Bunnies on the Barricades

RICK HOROWITZ

September 13, 1993|By RICK HOROWITZ

Sometimes when the news comes in, you don't have a clue about what happens next. Other times, you can pretty much write the script yourself.

This is one of the other times.

The dateline is Perryopolis, Pennsylvania, just up the road from downtown Smock, Pennsylvania. (But you knew that.) And the headline? ''Man Wearing Rabbit Disguise Holds Up Convenience Store.'' Four short paragraphs about the stickup at CoGo's, the crucial sentence being this one right here:

''The man wore a white bunny head with the face cut out and carried an ax.''

There was a second man, too, wearing his own head, and a small revolver. The two miscreants made the CoGo's clerk, one Jeff Dudeck, hand over the loot, and then, said the state trooper, ''They fled out of the store on foot and disappeared into the night.''

Seems poor Jeff wasn't used to being held up by men in bunny heads, and he had some trouble describing the particular head in question to the trooper. ''The ears, though, were clearly pink and white,'' the story reported, ''and Mr. Dudeck smelled alcohol on the robbers' breath.''

That's all there was, which instantly raised all kinds of questions in my mind, the biggest of which was: ''How come state troopers always use words like ''fled''? A little dramatic, don't you think, for your basic hippety-hop?

Anyway, that's all there was. But it doesn't matter. We all know what happens next.

An anonymous press release will object to the story. ''This is just one more attempt,'' it will say, ''to destroy the image of law-abiding rabbits everywhere.''

Followed by the not-so-anonymous news conference. ''There wasn't a single authentic rabbit in this entire episode,'' says the president of Bunnies United for Greater Sensitivity, the country's biggest pro-rabbit organization. ''Yet the mainstream media has emphasized that one aspect of the story, which only reinforces old stereotypes'' of rabbit lawlessness and drunkenness.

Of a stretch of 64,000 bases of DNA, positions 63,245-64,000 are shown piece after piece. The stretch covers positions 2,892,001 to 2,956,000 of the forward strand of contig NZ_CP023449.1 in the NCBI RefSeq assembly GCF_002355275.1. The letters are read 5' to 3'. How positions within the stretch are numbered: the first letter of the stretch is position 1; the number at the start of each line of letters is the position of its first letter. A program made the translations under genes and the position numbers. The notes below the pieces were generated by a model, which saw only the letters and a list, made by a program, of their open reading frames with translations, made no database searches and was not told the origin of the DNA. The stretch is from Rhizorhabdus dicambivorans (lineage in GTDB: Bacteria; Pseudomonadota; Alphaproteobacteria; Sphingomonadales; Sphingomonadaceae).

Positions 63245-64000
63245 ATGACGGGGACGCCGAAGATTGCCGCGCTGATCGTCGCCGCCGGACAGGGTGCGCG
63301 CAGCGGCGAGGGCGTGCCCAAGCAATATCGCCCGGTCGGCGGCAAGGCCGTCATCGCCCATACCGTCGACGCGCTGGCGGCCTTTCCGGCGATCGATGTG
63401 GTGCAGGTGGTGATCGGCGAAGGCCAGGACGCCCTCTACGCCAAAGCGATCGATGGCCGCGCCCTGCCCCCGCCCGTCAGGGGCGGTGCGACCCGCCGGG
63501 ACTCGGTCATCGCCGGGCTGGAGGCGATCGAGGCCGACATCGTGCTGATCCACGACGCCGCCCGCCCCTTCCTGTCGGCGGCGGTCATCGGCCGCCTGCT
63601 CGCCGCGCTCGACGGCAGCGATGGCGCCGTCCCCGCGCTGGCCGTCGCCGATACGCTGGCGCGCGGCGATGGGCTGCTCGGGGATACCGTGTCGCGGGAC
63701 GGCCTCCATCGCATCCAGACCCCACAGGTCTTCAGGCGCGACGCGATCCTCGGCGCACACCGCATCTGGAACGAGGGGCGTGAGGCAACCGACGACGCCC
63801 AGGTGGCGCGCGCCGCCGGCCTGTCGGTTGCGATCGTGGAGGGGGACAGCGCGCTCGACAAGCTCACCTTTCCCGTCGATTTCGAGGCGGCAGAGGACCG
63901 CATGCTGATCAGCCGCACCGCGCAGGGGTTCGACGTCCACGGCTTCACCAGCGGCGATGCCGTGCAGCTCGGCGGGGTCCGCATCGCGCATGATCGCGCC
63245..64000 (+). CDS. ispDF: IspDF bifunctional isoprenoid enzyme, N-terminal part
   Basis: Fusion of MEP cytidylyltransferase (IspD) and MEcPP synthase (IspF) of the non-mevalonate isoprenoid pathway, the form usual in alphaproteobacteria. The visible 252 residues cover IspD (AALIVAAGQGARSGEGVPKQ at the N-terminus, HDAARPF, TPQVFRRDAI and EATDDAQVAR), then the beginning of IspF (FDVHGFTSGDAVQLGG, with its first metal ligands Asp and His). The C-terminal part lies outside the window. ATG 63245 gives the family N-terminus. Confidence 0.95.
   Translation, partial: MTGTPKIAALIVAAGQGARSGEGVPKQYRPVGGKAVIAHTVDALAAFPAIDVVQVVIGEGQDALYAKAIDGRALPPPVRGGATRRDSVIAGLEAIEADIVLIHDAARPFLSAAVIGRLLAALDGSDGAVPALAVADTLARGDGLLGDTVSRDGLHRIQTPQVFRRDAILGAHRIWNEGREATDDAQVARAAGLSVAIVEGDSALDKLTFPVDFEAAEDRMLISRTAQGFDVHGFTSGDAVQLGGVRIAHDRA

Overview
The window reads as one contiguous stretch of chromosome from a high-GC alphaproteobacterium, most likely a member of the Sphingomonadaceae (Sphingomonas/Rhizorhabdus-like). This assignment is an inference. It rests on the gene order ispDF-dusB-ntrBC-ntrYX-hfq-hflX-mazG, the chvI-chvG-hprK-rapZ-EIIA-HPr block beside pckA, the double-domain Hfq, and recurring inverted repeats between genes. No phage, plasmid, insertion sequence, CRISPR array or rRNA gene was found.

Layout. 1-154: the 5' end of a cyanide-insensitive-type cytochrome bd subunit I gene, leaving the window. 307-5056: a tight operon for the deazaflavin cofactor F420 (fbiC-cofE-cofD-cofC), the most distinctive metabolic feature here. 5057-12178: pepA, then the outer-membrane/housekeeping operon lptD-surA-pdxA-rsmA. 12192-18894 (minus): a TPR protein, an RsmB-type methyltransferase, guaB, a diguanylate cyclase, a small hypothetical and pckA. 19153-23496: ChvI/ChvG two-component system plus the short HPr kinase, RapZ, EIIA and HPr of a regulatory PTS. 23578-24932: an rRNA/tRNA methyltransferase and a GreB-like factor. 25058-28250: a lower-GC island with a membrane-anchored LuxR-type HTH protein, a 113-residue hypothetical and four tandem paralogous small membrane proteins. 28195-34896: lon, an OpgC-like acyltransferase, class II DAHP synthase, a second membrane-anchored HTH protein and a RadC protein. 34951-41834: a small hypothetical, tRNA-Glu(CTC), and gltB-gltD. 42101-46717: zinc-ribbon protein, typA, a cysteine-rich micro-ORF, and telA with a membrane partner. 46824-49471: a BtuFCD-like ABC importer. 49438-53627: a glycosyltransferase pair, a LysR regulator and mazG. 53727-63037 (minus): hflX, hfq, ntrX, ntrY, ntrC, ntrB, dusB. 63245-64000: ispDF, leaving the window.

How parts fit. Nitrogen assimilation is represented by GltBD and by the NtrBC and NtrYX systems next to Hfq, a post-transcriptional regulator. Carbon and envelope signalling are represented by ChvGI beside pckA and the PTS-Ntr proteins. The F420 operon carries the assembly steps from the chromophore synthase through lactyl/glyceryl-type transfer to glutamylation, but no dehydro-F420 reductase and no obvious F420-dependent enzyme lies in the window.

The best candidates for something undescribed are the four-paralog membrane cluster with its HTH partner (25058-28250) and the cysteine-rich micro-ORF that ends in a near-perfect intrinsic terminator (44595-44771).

The offending newspaper issues a statement of its own. ''We didn't put the man in the bunny head,'' the statement will say. ''We just reported it. We have the greatest respect for this country's thriving rabbit community.'' The Bunnies United spokesrabbit will call the statement ''wholly inadequate.''

''The fact that one of these men chose to pass himself off as a rabbit,'' he continues, ''just shows how much the media has already damaged us. This guy just assumed that people would believe a rabbit had done it.'' The spokesrabbit calls for an immediate boycott of the newspaper. ''We've been an underground movement for too long,'' he says. ''It's time for some real grass-roots activity.''

The picket signs go up. ''There Are No Robber Rabbits,'' says one. ''What's Up? Schlock!'' says another. The chants begin: ''You Won't Make Your Money/Pounding on a Bunny!'' Soon the TV cameras arrive. ''Aren't you a little long in the tooth to be hopping down the bunny trail?'' one of the network anchormen will ask one of the organizers.

''You think we're all wise-cracking practical jokers,'' she'll reply. ''Why doesn't anyone write about the good things? We were into health food before anyone!''

Picket signs go up around the network headquarters, too. Then suddenly, breakaway rabbits burrow into the lobby for a sit-in: ''This hare/Goes nowhere! This hare/Goes nowhere!''

A confrontation. A standoff. The network issues a statement.

''We are pleased that Bunnies United for Greater Sensitivity has agreed to serve as consultants on our upcoming made-for-TV movie, ''The Man in the White Flannel Head.'' Bunnies United will also be conducting seminars for all our rabbit-programming personnel. We will be donating 10,000 carrots each month to a deserving warren. In taking these steps, the network once again demonstrates its commitment to . . . ''

You can write it yourself.

Rick Horowitz is a syndicated columnist.

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